At the moment we might believe that Mexico will not suffer the most severe impacts of COVID-19 that Italy has suffered, that it will receive a dispensation escaping COVID-19’s most grievous consequences. Other countries' experience suggests that few are exempt, and the extent of damage depends on actions that we ourselves take. It might be comforting to think that "this is something that happens to others." But there are insistent realities: 1) once we know for sure we have a problem, it is too late to take action, and 2) there will be others. 

We face, paradoxically, foreseeable unexpected events. We can be sure that there will be severe, unexpected pandemics, seismic events, and climatic events in the future. According to the World Health organization, just in the 21st century there have been four major epidemics prior to COVID-19—SARS in 2013, H1N1 in 2009, MERS in 2012 (first manifestation), and Ebola (from 2014 onward). These incidents have destroyed numerous myths: that we have the capacity to avoid them, that they are the problem of isolated communities in “other” countries, and that their impacts can be readily controlled. The same can be said of climatic events.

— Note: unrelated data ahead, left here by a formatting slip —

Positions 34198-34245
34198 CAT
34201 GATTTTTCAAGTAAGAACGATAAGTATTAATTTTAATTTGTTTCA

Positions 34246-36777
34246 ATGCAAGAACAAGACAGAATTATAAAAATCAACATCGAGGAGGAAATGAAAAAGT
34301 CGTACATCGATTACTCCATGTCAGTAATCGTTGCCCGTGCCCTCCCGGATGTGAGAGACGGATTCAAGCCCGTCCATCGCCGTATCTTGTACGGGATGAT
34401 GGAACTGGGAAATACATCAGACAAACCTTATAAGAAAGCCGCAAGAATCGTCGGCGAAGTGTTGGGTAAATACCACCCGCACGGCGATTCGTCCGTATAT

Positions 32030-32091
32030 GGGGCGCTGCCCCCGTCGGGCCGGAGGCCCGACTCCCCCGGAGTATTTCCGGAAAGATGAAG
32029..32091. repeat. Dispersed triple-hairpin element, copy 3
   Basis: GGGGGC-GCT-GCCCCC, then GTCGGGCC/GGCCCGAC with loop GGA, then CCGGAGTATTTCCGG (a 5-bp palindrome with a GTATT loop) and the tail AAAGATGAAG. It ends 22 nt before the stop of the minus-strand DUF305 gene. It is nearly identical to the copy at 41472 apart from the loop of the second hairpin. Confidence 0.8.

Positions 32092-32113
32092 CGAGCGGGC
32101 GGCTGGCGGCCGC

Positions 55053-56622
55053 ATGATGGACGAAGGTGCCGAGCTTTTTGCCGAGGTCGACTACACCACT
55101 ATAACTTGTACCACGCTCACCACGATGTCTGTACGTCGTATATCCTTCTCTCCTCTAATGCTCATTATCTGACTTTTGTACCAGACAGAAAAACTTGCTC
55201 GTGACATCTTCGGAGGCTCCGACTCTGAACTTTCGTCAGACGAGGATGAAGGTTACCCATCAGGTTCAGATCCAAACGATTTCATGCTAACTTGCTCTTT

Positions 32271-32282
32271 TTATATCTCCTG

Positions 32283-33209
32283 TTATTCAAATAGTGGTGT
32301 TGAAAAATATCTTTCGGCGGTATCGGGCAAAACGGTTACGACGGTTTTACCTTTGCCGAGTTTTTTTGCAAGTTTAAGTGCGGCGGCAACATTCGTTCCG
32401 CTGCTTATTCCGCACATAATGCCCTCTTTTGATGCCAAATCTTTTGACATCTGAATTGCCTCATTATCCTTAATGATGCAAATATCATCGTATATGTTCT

We will have to adapt with compassion toward others, in particular the most marginalized members of society. The philosopher John Rawls described a just society as one in which we would choose to live if, blinded by a veil of ignorance, we did not know what position we would occupy in that society. The same principle should guide our response to COVID-19. A society demonstrates its strength when it can find Rawlsian justice not when everything goes well, but when everything goes wrong. Will we protect ourselves alone, or will we account for the most marginalized in our society? 

Four Strategies to Address Foreseeable Unexpected Events Such as COVID-19